Our Finance Leadership Programme, delivered in partnership with our friends at Grant Thornton, took place last October. Don’t worry if you weren’t able to go – in this blog we’re going to tell you about the presentation on leadership and transformation.
How it works
The Finance Leadership Programme is a virtual event which gives finance professionals a unique opportunity to learn from and share experiences with their peers, and develop new skills. They also get the chance to spend time on personal and professional development, all in a relaxed and informal environment. It’s made up of two parts:
- a presentation from Grant Thornton, a professional services firm
- ‘tales from the top’, stories from local finance leaders.
The presentation: ‘Leadership and transformation’
This year’s presentation from Grant Thornton was run by Carolyn Hicks, Partner, Consulting, and Camilla Williams, Associate Director, Consulting. Carolyn and Camilla started by discussing how transformation can look and feel different depending on the organisation, which were explored through the presentation and included:
- risk appetite – different organisations have varying capacity for driving and delivering change based on how risk seeking or averse they are (e.g. is keing the lights on more important than investing cash in transformation?)
- governance and controls – these can dictate how easy or difficult it is to make transformation happen with the right level of senior sponsorship
- functional vs business partnering – the maturity of an organisation in functional and business partnering can impact the degree of success you see from transformation. Businesses that are more mature in these areas are more likely to join the dots between the business and transformation to drive outcomes
- competitors – e.g. transforming to keep up with competition and keep the competitive advantage (like digital transformations for consumer-focused businesses)
- operating environments – if your organisation is regulated or affected by changing legislation, this is likely to drive parts of your transformation agenda.
They then told us about some of the best ways to understand the cost of transformation with business planning cycles, defined benefits and costs, and by tracking success.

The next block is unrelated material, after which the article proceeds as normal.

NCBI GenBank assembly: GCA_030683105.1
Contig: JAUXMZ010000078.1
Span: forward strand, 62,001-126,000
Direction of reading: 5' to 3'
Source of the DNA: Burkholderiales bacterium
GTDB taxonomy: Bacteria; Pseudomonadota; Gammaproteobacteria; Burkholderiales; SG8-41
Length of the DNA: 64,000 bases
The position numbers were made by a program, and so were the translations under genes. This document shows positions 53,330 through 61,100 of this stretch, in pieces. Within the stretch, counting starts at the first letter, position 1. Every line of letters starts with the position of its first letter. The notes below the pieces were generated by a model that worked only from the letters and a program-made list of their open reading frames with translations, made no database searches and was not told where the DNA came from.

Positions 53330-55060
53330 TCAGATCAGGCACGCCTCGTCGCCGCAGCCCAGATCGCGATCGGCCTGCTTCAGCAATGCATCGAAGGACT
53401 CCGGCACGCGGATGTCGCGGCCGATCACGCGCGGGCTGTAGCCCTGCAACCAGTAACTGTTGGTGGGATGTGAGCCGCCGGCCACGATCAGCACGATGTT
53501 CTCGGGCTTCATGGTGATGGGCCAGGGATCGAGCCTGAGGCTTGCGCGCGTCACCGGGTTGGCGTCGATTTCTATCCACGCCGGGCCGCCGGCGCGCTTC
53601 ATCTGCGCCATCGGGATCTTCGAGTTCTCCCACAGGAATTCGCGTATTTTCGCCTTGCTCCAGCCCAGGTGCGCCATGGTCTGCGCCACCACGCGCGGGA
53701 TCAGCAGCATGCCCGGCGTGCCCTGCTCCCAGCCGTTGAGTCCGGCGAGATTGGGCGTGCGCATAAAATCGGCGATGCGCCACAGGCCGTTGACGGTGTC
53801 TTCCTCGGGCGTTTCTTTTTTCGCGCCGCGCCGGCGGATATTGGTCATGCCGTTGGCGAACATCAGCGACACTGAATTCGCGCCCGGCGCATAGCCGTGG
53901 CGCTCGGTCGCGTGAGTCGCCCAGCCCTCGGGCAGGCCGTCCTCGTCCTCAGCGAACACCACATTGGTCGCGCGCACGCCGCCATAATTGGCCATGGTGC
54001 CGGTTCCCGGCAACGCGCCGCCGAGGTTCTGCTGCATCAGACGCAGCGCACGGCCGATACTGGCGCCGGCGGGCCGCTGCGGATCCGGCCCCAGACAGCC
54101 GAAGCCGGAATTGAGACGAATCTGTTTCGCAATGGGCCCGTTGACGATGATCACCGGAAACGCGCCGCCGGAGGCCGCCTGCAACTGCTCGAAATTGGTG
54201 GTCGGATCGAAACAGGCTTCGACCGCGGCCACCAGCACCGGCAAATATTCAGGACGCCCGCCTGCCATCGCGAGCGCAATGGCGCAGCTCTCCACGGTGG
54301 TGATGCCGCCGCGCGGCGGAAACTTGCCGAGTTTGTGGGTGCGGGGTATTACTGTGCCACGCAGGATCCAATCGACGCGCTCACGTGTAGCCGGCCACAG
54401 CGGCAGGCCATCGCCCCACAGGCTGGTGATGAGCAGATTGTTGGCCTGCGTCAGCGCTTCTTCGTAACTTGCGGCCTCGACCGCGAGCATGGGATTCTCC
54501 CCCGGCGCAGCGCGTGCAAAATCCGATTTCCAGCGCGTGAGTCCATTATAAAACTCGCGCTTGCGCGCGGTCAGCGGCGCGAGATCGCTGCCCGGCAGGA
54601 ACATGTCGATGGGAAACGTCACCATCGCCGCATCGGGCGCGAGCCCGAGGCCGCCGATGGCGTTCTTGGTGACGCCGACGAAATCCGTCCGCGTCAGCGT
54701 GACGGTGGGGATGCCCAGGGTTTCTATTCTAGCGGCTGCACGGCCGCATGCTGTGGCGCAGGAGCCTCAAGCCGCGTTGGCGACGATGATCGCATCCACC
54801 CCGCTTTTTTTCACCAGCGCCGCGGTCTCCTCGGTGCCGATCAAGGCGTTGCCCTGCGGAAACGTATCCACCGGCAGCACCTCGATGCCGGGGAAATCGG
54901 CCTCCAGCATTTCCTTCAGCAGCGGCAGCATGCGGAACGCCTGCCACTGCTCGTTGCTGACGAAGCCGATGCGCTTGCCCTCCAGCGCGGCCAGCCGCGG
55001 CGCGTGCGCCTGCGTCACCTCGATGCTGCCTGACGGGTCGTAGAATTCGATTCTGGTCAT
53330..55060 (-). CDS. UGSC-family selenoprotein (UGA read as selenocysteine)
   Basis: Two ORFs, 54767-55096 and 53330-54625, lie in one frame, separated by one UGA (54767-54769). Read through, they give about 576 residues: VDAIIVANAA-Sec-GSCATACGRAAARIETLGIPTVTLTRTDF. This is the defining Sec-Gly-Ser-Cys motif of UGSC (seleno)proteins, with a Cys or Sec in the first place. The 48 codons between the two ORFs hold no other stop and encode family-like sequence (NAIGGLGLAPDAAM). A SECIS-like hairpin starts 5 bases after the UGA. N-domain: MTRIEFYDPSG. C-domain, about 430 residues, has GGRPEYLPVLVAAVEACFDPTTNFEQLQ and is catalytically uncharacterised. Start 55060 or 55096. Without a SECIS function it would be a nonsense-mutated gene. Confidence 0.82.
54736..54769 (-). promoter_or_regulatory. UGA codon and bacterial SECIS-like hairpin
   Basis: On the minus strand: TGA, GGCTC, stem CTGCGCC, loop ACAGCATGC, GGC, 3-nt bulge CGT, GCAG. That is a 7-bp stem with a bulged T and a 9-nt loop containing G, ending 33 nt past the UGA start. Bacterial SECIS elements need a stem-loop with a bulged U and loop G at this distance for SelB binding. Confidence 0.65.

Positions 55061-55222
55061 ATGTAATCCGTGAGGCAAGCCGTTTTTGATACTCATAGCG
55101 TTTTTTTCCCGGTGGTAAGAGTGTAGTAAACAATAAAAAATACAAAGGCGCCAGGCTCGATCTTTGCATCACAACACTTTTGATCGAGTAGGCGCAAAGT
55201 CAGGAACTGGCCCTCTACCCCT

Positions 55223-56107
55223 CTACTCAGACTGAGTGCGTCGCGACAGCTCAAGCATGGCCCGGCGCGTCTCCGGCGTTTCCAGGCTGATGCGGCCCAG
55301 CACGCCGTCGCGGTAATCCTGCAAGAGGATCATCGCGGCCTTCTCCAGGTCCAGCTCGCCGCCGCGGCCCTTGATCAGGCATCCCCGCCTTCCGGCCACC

After this Carolyn and Camilla discussed how to land successful transformation:
- consider leadership and delivery capability
- track and deliver value
- win hearts and minds
- gain insights and make decisions.
‘Coalescing around one culture’One of the major points of the presentation was how mergers and acquisitions can succeed or fail on the basis of cultural alignment i.e. making sure the organisation’s values, beliefs and behaviours are in harmony with the goals and objectives of the transformation. Here’s what Carolyn had to say about that:
‘Whether they’ve been consciously designed or not, every organisation has a culture, and a set of sub-cultures. Integrating these cultures as part of a merger or acquisition, and even thinking about culture as part of a separation, is a critical aspect of the process.’
She then gave us three steps to think about when managing cultural integration.
- Diagnose how you’ll do the work: It’s essential to understand the culture of each company involved. Although at one level these elements are ‘easy’ to change (i.e. they don’t require large tech investment, for example), human behaviour is notoriously difficult to alter. You only need think of the number of new year’s resolutions that we break because of human behaviour and our failure to make these the new norm.
- Set priorities: Prioritise the key cultural attributes you need to preserve or align for a successful integration. This involves identifying the ‘secret sauce’ that’s intrinsic to your organisation, and prioritising that. There’s no single, perfect culture – it must be bespoke to your organisation.
- Hard-wire and support change: Actively support and reinforce the cultural changes you want. This includes not only telling colleagues about it, but also showing them – to enable the cultural shift, you need to put in place both carrots and sticks.
Consider people and the human aspect of transformation. To avoid the feeling that change is being done to people, it’s important to get buy-in. Running transformation alongside business-as-usual means you may need to get external support to help you through your transformation project.’
‘Part of a transformation project is managing cultural shift and people change. It’s important not to think about transformation as just technology or cost cutting. Think about the people impact – look for the sticking points, and think about how to win hearts and minds. Make sure people are on the journey and have a seat at the table. Keep excitement around change to avoid those sticking points.’
After the main presentation our attendees split into groups to discuss the points Carolyn and Camilla had made. Some of their comments and ideas included:
- ‘give people tools to integrate new colleagues’
- ‘consider different working patterns, particularly in different time zones’
- ‘make sure your people are well equipped to participate and have a voice’
- ‘get sponsorship for transformation projects at all levels in the organisation’
- ‘set goals’
- ‘get buy-in’.
Tales from the top
Have a look at this article to find out what happened in the second half of the event – ‘tales from the top’, a story from two local finance leaders.
Find out more
If you’d like more information about the Finance Leadership Programme, head to the website.